A typical function generator usually comprises of a triangular waveform whose frequency can be controlled smoothly as well as in steps. This triangular wave is used as the basis for all of its other outputs. The triangular wave is generated by repeatedly charging and discharging a capacitor from a constant current source. This produces a linearly ascending or descending voltage ramp. As the output voltage reaches upper and lower limits, the charging and discharging is reversed using a comparator, producing the linear triangle wave. By varying the current and the size of the capacitor, different frequencies may be obtained. Saw tooth waves can be produced by charging the capacitor slowly, using a current, but using a diode over the current source to discharge quickly - the polarity of the diode changes the polarity of the resulting saw tooth, i.e. slow rise and fast fall, or fast rise and slow fall.
A 50% duty cycle square wave is easily obtained by noting whether the capacitor is being charged or discharged, which is reflected in the current switching comparator output. Other duty cycles (theoretically from 0% to 100%) can be obtained by using a comparator and the saw tooth or triangle signal. Most function generators also contain a non-linear shaping circuit that can convert the triangle wave into a reasonably accurate sine wave. It does so by rounding off the hard corners of the triangle wave in a process similar to clipping in audio systems.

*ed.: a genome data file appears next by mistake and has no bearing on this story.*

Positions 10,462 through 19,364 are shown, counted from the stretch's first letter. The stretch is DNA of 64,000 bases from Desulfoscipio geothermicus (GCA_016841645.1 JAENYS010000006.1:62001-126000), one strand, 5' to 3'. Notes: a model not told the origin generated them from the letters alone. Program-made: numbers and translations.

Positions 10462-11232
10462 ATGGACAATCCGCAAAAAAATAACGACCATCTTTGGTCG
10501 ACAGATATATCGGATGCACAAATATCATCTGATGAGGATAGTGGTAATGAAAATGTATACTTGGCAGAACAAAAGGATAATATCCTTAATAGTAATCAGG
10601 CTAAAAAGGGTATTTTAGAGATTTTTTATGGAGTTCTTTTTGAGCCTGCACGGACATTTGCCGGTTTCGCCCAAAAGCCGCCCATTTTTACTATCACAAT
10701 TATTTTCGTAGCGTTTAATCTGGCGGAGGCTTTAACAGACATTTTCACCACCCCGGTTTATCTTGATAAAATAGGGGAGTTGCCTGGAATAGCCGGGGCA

A typical function generator can provide frequencies up to 20 MHz RF generators for higher frequencies are not function generators in the strict sense since they typically produce pure or modulated sine signals only.
Function generators, like most signal generators, may also contain an attenuator, various means of modulating the output waveform, and
often the ability to automatically and repetitively "sweep" the frequency of the output waveform (by means of a voltage-controlled oscillator) between two operator-determined limits. This capability makes it very easy to evaluate the frequency of a given electronic circuit.
Some function generators can also generate white or pink noise.
More advanced function generators use Direct Digital Synthesis (DDS) to generate waveforms. Arbitrary waveform generators use DDS to generate any waveform that can be described by a table of amplitudes.